New ship reporting system for English Channel

Click to follow
The Independent Online

Ships using the busy English Channel will be required to give coastal authorities more detailed information about their planned route and cargo, the International Maritime Organization said Sunday.

Ships using the busy English Channel will be required to give coastal authorities more detailed information about their planned route and cargo, the International Maritime Organization said Sunday.

The new rules, which come into effect in mid-2001, are being introduced to ease concerns following the disastrous sinking of the "Erika" oil tanker off France's northwestern coast in December.

The ship, a 24-year-old single-hulled tanker, split in two and sank, spilling at least 3 million gallons (11.4 million liters) of foul-smelling, gluey oil into the Atlantic Ocean. The oil washed up on France's popular beaches and rocky coastlines, killing thousands of birds.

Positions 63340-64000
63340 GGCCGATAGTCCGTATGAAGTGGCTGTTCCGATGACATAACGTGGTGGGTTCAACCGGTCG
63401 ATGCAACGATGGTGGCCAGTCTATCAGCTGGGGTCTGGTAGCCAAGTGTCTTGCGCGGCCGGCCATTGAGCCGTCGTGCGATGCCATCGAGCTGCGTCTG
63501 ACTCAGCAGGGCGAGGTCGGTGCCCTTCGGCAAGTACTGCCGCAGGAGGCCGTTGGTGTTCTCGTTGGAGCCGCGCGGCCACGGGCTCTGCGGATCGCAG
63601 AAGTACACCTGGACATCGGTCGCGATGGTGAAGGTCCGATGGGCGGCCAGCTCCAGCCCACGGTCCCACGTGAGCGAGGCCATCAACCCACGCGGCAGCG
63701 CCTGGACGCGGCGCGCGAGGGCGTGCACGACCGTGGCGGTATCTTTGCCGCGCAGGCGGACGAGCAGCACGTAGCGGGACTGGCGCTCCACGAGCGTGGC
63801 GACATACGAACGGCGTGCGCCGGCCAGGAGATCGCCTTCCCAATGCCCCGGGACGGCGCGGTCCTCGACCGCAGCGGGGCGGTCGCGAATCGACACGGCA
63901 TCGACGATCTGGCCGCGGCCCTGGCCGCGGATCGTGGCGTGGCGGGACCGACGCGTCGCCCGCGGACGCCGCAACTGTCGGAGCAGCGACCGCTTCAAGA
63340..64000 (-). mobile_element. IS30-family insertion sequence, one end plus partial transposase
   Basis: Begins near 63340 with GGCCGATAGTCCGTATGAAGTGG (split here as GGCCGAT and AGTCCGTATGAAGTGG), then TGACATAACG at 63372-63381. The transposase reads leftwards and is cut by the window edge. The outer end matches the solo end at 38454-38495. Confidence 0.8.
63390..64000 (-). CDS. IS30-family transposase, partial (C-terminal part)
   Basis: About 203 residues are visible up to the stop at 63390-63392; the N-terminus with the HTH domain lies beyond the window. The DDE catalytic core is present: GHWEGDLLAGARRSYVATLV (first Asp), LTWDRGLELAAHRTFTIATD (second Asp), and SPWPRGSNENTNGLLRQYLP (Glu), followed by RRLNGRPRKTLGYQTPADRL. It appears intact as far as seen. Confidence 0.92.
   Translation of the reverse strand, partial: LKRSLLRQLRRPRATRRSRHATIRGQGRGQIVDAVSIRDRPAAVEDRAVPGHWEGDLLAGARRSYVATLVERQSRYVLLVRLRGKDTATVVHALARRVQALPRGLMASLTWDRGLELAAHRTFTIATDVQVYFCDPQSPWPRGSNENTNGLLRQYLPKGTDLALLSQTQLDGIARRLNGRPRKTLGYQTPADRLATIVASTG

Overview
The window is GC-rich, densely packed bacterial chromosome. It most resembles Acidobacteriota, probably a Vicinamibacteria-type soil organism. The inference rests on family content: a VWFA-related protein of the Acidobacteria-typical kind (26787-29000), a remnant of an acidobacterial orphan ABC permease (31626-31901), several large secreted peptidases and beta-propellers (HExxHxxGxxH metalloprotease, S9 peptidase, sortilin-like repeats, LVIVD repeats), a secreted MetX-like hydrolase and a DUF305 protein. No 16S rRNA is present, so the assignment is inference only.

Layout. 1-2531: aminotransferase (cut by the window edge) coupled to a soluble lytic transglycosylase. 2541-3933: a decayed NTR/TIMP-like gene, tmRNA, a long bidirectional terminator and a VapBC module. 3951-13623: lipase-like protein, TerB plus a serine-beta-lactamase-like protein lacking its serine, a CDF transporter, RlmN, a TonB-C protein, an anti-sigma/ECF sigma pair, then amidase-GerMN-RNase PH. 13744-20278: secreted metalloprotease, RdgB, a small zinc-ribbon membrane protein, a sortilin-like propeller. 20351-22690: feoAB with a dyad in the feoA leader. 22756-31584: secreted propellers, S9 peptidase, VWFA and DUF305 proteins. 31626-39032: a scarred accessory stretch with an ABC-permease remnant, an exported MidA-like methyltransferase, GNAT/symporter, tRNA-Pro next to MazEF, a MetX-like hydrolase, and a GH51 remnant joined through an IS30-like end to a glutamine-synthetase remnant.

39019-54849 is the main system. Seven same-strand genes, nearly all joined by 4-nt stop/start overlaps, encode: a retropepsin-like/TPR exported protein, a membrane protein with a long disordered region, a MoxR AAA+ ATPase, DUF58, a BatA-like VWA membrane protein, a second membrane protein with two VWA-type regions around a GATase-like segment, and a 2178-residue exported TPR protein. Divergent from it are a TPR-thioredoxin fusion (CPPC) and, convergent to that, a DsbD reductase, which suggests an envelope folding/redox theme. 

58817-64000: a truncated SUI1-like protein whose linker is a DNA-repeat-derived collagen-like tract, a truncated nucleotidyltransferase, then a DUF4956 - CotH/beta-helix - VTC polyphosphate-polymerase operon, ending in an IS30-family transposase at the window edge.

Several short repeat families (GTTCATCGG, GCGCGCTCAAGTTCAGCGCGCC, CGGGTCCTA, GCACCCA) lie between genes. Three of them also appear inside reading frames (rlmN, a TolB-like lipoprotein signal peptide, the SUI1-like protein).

Under the new system, all ships of more than 300 tons would be required to give coastal authorities details about the ship's name, position, destination and cargo, particularly if the vessel is carrying any potentially dangerous materials. The changes will allow for greater oversight of ships using one of the world's busiest waterways.

The International Maritime Organization, an arm of the United Nations, said the new rules would "make it easier to avert hazardous situations which can be caused by unidentified ships adopting erratic or even dangerous routes, stopping in a (shipping) traffic lane after sustaining damage, or otherwise behaving in a manner which could give rise to confusion in the absence of information."

The maritime group's navigation safety committee approved the new rules following representations from British and French shipping authorities.

Comments